Browns Crossing is the old name of the Colorado town of Nederland. The tiny 1.5 square mile town is rich in characteristic Rocky Mountain charm but still retains much of the grit of the original 1800s settlement, a combination that I adore.
Like its namesake, Browns Crossing is beautiful without being cutesy, utilitarian without being pedestrian. A scarf-like length and width allows for it to be worn quite a few different ways for added versatility.
The yarn for this, Cephalopod Traveller, is incredible. It’s super soft and the colors are some of the most beautiful I have ever seen. When I was at Stitches West this February I was getting to the point of overload with all the yarns to look at and fondle, but when I came across their booth I was rejuvenated and excited, like I was seeing something entirely new. I want one of every colorway they do!!
Yarn: Cephalopod Traveller, 2 skeins in Gallifrey (how could I pass up yarn with that name??)
Yardage: Approximately 560yds
Gauge: 18sts and 24 rows = 4 inches / 10cm in Stockinette st
I do believe my yellow Aidez sweater has started a snowball effect of color in my knitting world. I recently completed the above shawl (Cladonia) which is a color combination that I could never see myself in. I had originally chosen the rainbow yarn for my daughter and the yellow for a friend but both sank to the bottom of my stash. I never would have dared knit either for myself. But now I love it.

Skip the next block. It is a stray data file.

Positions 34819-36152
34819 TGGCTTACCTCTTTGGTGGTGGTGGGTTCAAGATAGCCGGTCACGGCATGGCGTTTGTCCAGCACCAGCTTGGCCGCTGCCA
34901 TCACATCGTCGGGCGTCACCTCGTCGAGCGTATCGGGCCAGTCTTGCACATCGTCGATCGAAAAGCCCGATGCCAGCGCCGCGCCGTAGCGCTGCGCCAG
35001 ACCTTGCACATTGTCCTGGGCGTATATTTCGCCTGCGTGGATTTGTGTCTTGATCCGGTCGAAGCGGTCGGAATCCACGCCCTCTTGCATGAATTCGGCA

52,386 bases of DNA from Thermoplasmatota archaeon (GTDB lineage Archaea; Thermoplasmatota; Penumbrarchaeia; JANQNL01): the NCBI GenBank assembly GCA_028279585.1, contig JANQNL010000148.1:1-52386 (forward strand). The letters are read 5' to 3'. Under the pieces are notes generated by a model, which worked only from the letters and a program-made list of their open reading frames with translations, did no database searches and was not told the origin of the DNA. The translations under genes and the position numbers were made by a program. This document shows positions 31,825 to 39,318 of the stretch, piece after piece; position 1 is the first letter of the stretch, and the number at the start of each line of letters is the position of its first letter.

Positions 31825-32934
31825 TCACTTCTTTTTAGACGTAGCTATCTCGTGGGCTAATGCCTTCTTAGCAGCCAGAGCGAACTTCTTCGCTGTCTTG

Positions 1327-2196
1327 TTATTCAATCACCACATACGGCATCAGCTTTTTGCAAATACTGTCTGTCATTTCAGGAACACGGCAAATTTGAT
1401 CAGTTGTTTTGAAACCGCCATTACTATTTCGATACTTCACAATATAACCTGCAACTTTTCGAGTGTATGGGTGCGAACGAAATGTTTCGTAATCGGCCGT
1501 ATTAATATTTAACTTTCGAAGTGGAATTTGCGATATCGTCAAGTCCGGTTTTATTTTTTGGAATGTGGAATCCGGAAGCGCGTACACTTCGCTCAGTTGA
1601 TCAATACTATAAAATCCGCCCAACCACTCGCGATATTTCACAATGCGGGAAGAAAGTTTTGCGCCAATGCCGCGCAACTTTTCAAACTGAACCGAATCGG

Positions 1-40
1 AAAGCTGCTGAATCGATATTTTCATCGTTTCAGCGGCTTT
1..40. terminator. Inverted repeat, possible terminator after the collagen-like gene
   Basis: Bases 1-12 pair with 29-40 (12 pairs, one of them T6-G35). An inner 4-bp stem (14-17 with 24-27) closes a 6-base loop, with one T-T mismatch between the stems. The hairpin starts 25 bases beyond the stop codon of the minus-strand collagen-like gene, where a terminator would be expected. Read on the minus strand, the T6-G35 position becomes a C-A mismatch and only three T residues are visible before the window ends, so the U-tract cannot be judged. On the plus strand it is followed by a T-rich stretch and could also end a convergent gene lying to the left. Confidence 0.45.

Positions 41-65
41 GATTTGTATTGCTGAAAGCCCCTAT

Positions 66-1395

In the weeks since finishing the cardigan and the shawl, I find myself gravitating to brighter and brighter colors. Yesterday some of my knitting friends and I ventured down to the brand spanking new Fancy Tiger location (AMAZING, by the way!) and my eyes went to all the vibrant colors that I would have passed over a year ago. It’s like having a new set of eyes!
I walked away with a few skeins yesterday, one of which was this great fuchsia Peace Fleece with which I want to knit myself a Molly.
When I got home I laughed at the realization that this is not unlike the color pink that my hair use to commonly be years ago.
Perhaps my sticking to blond and red hair has contributed to my need for bright color in my otherwise neutral wardrobe. Oh, my beloved pink, you will adorn my head once again!
I hope to keep this up for the rest of 2012. Perhaps I’ll venture more into orange and blues, those colors which never dare enter my dresser. I’m excited to see what this year brings!
Oh, linen stitch, how I love you. I remember first coming across this woven-looking stitch in a knitting-pattern-a-day calender years ago. I was infatuated with this stitch like nothing before. Aside from a few dishcloths, though, I don’t think I ever made anything with it.
Until now. Summer is obviously barreling down on us here. Last week’s rains brought leaves to every tree and new growth everywhere imaginable. I even have sprouts in the vegetable garden! Instead of bracing for those 90 degree days of June and July, I’m daydreaming about cool breezy evenings. To me, nothing beats mid-summer walks at dusk, enjoying the break in the heat and the sun.
With these cool periods in mind I made this shawlette. The stitch is actually half linen stitch, meaning every other row is plain stockinette. This combined with the larger needles in relation to the yarn weight creates a nice open fabric perfect for allowing maximum breathability while being just warm enough to shake off a light chill.
Instructions are given for the smallest size (shown in the photo). Feel free to keep on adding length if you like something a little larger or more drapey.
Yarn: fingering weight wool or blend of your choice
Yardage: at least 260yds, plus at least 60yds contrasting color for the edging
: 22sts/4 inches in half linen stitch
Suggested needle size: US size 8 for the shawl, US size 6 for the edging
Finished measurements: approximately 46″ across the top edge